Tsunami waves reaching 0.3 to 1 meter above tide level possible in Papua New Guinea after earthquake, Pacific Tsunami Warning Center reports; government officials told to alert coastal residents - @NWS_PTWC
Pacific Tsunami Warning Center issues tsunami threat forecast for Indonesia and Philippines; small waves under 1 meter above tide level possible in Indonesia, under .3 meters in Philillipines - @NWS_PTWC
The Pacific Tsunami Warning Center (PTWC) is one of two tsunami warning centers that are operated by NOAA in the United States. Headquartered on Ford Island, HI, the PTWC is part of an international tsunami warning system (TWS) program and serves as the operational center for TWS of the Pacific issuing bulletins and warnings to participating members and other nations in the Pacific Ocean area of responsibility. It is also the regional (local) warning center for the State of Hawaii. The other tsunami warning center is the National Tsunami Warning Center (NTWC) in Palmer, Alaska, serving all coastal regions of Canada and the United States except Hawaii, the Caribbean Sea and the Gulf of Mexico.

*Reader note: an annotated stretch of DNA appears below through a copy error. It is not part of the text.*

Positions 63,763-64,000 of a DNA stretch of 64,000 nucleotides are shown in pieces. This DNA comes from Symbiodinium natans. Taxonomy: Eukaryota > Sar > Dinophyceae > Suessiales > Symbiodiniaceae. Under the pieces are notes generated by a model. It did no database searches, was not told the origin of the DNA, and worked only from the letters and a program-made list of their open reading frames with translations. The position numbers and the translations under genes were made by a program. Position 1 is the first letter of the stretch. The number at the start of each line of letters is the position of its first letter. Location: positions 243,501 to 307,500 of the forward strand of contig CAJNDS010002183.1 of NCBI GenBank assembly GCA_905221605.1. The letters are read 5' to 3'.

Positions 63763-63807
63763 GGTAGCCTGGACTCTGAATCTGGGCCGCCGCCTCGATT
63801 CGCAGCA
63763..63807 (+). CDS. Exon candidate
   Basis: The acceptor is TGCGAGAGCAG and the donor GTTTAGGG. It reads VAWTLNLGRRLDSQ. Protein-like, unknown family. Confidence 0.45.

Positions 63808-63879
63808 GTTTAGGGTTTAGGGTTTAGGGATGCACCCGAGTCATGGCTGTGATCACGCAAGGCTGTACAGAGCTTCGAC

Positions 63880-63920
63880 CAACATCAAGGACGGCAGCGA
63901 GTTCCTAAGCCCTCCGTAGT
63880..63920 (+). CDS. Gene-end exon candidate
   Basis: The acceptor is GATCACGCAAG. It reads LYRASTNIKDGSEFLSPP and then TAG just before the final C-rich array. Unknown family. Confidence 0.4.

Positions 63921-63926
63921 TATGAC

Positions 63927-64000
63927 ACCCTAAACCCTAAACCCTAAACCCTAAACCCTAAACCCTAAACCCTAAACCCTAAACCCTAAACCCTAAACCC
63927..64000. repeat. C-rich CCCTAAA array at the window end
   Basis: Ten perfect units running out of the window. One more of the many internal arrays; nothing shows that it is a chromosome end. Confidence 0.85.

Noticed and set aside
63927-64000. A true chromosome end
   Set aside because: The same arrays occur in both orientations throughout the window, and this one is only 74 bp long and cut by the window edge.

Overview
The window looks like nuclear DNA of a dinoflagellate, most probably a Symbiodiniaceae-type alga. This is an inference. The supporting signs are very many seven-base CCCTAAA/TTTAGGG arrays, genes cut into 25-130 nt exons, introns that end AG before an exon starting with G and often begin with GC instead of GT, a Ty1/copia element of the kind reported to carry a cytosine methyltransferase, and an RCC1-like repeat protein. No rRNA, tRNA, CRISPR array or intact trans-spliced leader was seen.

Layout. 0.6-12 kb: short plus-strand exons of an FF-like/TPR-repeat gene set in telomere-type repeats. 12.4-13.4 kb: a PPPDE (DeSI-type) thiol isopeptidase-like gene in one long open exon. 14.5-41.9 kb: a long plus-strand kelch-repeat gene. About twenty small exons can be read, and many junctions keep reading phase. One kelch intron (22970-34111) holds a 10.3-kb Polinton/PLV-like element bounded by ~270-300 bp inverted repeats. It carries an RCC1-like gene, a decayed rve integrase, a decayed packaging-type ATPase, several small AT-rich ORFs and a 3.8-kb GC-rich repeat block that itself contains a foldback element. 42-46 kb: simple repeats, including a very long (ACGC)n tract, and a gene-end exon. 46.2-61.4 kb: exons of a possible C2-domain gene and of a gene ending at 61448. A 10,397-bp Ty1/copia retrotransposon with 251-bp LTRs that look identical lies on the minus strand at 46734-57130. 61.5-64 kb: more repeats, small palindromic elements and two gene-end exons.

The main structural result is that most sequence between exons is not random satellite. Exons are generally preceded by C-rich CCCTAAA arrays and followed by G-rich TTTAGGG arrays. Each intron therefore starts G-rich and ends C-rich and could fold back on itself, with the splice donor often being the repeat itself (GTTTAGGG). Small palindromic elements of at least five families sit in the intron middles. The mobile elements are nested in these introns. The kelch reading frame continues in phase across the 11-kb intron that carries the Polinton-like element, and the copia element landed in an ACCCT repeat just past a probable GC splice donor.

The PTWC was established in 1949, following the 1946 Aleutian Island earthquake and a tsunami that resulted in 165 casualties in Hawaii and Alaska.
The PTWC uses seismic data as its starting point, but then takes into account oceanographic data when calculating possible threats. Tide gauges in the area of the earthquake are checked to establish if a tsunami has formed. The center then forecasts the future of the tsunami, issuing warnings to at-risk areas all around the Pacific basin if needed.